On a recent warm Saturday, I sat in the garden to work, recording meditations for a residential I was teaching and putting together a series of audio segments for a slide show based on a writing exercise to accompany W S Merwin’s amazing Unchopping a Tree.
Stratas of a sanctuary
I started off on a bench in the little orchard by the river. The white noise sound was soothing and the birdsong exquisite. The bank was a riot of primroses and a rose tree that has become thick and high, was already dripping full pink-red blooms, others flaming into bud, tens of them, more, waiting to stretch and exhale their healing-sweet scent.
Between making recordings, I listened to the last segments of an internet weekend I’d been taking part in — the Unthanks Winter onliner — folk music, podcasts, recordings done on the Northumbrian coast, unaccompanied singing in church yards or cathedrals, concerts from times when such things were bursting with people, warm bodies leaning into the music — always melancholy and moving, tender and tear-filled and achingly beautiful.
I’m 60 this year and decided that each month I would do something I don’t normally do or that is an experience of depth. The Unthanks weekend was a Valentine’s gift and it had proved deeply healing. The community around the group were so full of soul, of stories of the last year, of what they are missing, what they are valuing. And I rediscovered two lost friends. A man now in his 50s — someone I’d not been in contact with for 30 years — our oldest sons were born a couple of months apart and we shared an involvement in local politics, early parenthood and an extraordinary holiday on Dartmoor with our families and so much more — and there he was. And a woman who was a young silversmith 16 years ago and took on my youngest daughter as her occasional apprentice. I still and always wear the bracelet that my daughter made me then.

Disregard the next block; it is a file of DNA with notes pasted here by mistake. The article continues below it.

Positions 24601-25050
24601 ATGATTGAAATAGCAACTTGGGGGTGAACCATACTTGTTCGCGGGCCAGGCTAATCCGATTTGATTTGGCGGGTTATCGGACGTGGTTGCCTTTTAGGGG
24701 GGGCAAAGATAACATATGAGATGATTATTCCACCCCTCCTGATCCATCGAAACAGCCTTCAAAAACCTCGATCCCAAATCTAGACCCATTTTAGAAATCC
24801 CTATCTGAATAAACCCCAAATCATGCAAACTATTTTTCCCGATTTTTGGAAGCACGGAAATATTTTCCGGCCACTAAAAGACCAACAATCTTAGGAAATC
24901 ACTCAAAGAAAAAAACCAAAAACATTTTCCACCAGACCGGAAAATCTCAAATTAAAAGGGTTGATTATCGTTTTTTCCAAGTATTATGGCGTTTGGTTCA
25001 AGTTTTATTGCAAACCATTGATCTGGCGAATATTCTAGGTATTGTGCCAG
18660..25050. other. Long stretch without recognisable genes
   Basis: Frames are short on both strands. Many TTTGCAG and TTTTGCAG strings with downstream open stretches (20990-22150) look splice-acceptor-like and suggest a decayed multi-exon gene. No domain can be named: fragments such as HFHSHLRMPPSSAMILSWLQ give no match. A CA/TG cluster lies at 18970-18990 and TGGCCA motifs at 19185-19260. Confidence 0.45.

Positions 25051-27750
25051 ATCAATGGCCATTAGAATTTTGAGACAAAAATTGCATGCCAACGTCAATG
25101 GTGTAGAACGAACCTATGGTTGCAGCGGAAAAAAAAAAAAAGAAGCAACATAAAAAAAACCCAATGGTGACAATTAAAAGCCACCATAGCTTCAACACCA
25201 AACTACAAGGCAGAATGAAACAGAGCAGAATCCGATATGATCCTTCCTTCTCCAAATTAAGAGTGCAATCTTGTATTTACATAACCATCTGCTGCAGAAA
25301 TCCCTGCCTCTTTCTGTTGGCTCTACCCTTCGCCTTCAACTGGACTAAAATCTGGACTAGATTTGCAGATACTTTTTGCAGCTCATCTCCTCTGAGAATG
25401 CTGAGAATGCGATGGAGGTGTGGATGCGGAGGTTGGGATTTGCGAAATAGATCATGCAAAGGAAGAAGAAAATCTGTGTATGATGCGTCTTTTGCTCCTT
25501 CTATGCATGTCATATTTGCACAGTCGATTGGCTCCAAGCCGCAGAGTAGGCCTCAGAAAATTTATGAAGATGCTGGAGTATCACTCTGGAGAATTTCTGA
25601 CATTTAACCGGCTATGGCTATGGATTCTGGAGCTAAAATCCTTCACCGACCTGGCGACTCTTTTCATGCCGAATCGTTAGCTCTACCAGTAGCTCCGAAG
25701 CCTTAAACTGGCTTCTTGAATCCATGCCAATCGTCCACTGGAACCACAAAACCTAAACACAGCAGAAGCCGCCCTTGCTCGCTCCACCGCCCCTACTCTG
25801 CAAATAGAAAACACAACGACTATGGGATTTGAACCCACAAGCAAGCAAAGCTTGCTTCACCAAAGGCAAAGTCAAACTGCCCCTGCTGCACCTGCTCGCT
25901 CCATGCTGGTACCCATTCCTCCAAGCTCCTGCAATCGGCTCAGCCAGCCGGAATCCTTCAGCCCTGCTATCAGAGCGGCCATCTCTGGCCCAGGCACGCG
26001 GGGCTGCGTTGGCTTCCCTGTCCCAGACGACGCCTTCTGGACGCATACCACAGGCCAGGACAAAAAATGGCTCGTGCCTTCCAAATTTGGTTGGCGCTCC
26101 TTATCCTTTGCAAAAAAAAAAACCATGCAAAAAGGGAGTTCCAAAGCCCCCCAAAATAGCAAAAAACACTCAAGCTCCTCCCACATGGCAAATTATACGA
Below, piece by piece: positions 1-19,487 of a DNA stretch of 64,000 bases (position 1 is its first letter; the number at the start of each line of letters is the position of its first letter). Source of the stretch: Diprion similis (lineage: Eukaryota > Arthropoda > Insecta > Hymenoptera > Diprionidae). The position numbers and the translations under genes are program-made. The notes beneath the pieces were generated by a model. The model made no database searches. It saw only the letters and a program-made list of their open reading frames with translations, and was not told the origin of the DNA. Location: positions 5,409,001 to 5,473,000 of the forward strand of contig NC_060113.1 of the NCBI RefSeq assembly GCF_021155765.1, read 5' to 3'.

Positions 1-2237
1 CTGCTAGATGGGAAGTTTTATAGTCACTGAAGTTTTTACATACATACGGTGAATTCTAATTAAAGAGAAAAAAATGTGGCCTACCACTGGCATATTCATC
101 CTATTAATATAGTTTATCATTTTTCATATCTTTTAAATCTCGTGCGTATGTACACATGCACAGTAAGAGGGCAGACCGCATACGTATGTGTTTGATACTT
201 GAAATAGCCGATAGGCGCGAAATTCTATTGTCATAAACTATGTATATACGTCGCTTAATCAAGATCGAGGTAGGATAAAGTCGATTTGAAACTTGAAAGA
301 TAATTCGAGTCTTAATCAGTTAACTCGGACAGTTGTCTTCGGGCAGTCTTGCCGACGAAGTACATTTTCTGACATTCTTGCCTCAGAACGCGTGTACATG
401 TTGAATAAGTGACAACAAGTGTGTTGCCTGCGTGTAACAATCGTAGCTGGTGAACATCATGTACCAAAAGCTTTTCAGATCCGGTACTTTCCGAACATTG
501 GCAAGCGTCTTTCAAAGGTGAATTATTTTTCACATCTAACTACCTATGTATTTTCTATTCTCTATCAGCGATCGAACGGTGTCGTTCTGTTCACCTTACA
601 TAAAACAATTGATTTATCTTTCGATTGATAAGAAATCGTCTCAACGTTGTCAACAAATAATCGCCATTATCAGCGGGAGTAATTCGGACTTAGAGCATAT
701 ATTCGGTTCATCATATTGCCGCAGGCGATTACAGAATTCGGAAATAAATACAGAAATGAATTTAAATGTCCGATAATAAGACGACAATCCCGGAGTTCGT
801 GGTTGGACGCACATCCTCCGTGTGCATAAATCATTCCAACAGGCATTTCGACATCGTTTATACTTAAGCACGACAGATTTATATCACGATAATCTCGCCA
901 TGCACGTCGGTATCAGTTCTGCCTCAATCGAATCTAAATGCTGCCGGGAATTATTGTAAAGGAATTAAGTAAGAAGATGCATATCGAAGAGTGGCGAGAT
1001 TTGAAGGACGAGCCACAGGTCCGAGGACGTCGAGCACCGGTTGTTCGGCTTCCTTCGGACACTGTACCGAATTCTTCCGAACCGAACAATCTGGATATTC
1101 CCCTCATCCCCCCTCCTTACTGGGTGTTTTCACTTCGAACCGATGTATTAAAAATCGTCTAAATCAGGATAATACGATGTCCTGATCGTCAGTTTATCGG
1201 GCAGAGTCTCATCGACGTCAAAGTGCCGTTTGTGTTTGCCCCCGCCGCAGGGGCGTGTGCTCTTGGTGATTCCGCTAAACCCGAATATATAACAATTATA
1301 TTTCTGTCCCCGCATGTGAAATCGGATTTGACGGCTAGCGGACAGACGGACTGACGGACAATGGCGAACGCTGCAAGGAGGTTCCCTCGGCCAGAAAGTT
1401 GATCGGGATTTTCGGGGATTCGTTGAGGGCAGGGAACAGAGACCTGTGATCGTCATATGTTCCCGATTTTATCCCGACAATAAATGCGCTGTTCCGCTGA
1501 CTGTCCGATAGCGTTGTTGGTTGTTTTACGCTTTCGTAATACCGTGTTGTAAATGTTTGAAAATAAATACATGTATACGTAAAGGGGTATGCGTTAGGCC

All these connections layered over this deeply effecting music from a group whose voices taste of home for me. They are from Northumbria and I’m from Teesside — but we share those fat full vowel sounds that tell me I’m in the right place.
And then there were the meditations — thinking about the world tree and the connections of all life — and Merwin’s poetic and radically earth-centred prose.
And the sun, moving so that I realised my hands were icy and shifted to the other side of the bench, moving again when the sun moved on, to a table at the other side of the garden, close to the forest track and more banks of primroses.
The sound of water — the river voluble and fast-flowing, the songs of chaffinches and nuthatches, a buzzard soaring overhead in a sky piercingly blue and feathered with the high branches of the ash trees, holding up their buds, eighty, ninety, hundred feet tall and more. The largest was perhaps here before this house was built 160 years ago.
Writers need places of sanctuary. Whether it’s a corner of a room with a painting that inspires, a garden shed, a place accessible in body or mind, the nourishment of place and of the earth holds us in the creative practice. Writing after the loss of husband and three children, imagining a world of pandemic in The Last Man, Mary Shelley, writes of the need to sometimes know when to withdraw: